On appeal from Superior Court of New Jersey, Law Division, Essex County, No. L-1705-05.
NOT FOR PUBLICATION WITHOUT THE APPROVAL OF THE APPELLATE DIVISION
Before Judges Wefing and Yannotti.
Plaintiff appeals from a trial court order granting judgment in favor of defendant. After reviewing the record in light of the contentions advanced on appeal, we affirm.
Plaintiff filed a one-count complaint alleging that defendant owed it a real estate commission of $72,000. Defendant, by its answer, denied it had any obligation to plaintiff. The lower court heard the matter in a bench trial, at the end of which it gave an oral opinion finding for plaintiff.
Plaintiff is a licensed real estate broker, dealing primarily in commercial real estate. Its principal is Michelle Streicher. Defendant is a real estate developer who owned property located at 533 Adams Street in Hoboken, for which he had received approval to build four condominium units with parking.
Sarah Abrahams, a real estate agent associated with plaintiff, approached defendant in connection with the Adams Street property. Defendant indicated he would be willing to sell the property if the transaction could close quickly on an all-cash basis.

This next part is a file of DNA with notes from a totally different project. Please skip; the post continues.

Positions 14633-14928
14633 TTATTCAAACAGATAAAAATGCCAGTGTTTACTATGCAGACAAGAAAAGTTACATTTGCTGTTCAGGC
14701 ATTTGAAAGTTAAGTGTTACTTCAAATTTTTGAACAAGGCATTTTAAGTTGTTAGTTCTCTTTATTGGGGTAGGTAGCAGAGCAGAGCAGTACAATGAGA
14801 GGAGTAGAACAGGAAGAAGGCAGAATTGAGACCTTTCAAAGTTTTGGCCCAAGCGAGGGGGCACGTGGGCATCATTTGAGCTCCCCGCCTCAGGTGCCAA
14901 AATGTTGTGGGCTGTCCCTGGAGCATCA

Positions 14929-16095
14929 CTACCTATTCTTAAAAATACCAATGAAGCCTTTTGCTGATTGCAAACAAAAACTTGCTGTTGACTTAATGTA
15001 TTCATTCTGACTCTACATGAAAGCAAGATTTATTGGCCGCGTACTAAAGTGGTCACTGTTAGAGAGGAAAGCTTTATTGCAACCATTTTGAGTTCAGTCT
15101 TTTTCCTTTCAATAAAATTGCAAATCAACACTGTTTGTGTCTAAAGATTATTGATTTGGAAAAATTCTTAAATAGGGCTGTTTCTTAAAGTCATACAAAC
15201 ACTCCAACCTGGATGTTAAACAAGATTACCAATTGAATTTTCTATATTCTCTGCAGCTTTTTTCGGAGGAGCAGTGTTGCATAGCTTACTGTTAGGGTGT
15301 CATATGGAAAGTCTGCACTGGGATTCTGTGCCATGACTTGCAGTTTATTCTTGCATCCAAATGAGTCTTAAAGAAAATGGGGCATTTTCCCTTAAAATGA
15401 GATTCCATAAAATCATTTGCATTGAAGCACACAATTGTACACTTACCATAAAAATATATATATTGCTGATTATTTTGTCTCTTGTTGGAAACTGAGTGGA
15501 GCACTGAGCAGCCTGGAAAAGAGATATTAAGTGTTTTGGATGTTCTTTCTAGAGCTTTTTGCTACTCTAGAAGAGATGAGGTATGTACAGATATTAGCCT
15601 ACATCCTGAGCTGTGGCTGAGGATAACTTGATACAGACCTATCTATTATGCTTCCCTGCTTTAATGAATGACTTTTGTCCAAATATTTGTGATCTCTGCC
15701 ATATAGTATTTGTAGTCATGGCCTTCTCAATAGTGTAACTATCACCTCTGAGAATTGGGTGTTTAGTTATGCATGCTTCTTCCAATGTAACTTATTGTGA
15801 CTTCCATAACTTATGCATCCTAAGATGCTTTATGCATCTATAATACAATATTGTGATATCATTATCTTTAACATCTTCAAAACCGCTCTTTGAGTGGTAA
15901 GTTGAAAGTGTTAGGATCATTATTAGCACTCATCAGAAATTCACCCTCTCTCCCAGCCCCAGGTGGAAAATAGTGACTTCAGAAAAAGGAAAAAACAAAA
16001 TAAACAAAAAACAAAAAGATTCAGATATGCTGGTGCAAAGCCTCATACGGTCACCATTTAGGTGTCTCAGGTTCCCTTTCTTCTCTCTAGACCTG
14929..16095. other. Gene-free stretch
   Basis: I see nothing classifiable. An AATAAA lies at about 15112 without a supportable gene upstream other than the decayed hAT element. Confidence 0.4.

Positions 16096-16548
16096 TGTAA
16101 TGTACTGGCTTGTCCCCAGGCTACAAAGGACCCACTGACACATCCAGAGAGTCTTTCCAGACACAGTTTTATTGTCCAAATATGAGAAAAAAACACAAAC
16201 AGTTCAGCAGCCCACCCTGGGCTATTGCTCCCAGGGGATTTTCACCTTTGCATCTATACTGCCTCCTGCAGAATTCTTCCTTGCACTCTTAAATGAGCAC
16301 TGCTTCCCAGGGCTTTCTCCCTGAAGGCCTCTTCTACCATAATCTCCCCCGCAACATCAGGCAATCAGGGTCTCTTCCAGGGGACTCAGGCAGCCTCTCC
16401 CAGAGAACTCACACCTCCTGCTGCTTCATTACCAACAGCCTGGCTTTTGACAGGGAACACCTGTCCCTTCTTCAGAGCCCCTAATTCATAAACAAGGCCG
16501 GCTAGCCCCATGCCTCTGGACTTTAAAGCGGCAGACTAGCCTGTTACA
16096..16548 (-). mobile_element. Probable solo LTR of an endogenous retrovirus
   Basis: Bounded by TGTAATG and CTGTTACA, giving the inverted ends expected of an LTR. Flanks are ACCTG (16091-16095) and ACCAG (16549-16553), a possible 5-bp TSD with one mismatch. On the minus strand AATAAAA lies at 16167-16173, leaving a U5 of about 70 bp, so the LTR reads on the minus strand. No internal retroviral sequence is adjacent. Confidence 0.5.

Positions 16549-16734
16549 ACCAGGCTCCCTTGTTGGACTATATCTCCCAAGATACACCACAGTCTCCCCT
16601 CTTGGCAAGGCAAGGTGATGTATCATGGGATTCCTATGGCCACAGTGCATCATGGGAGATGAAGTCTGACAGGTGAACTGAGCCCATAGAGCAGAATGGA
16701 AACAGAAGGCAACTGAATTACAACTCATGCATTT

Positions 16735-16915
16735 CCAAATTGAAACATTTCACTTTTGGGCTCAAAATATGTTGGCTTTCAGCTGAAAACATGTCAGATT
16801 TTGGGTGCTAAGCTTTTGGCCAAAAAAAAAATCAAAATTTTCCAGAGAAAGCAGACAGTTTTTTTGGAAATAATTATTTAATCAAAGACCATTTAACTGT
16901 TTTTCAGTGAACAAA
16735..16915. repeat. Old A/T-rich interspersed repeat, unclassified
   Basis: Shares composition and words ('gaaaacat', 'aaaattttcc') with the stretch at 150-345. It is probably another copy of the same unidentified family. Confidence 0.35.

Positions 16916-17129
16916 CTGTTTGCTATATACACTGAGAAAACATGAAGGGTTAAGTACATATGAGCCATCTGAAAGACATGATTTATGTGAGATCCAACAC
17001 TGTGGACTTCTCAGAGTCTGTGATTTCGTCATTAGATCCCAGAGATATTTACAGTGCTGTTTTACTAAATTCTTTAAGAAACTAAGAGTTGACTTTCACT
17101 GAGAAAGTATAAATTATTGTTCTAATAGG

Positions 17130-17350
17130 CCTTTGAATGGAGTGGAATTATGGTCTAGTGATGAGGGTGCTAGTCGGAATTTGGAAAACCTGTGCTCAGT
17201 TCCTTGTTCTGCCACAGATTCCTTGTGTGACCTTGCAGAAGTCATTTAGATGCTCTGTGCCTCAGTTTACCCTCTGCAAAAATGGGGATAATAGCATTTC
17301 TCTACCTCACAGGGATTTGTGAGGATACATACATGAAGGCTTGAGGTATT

The parties executed a listing agreement dated December 1, 2004. The agreement reflected a purchase price of $1,200,000. Next to the entry "Cash Req'd on Contract" was written $200,000. The listing agreement contained the following language:
Upon the procuring of a purchaser of the Property during the Term of this Listing, Owner agrees to pay to Broker a commission of 6% of the selling price. Broker's Commission shall be considered earned if the sale of the Property is effected by Broker, by Owner or by any third party during the Term of the Listing or after its Termination if sold to a party who was introduced to the Property during the term by Broker . . . .
Owner agrees to enter into a contract of sale which conditions the buyer's obligations on satisfaction of physical inspection and due diligence inquiries as to income expense and governmental inspection status. Owner agrees to enter into a contract which contains a contingency period of up to  days for the obtaining by purchaser of a mortgage commitment which is not in excess of 75% of the selling price of the Property.
The listing agreement named four prospective purchasers to whom plaintiff would be marketing the property, one of whom was Abraham Wercberger. The listing agreement specified that it would expire on December 7, 2004.
On December 6, the parties executed a new listing agreement for this property. This agreement called for an all-cash deal, with a purchase price of $1,175,000. This agreement deleted the language referring to the purchaser obtaining a mortgage. It also deleted the following clause, which had been present in the initial agreement:
The term of this Listing shall be extended by the period of time commenced by the date that Owner accepts any offer presented by Broker for the Property and extended for an additional 3 months unless the negotiations with respect to such offer terminate at a later date which will ...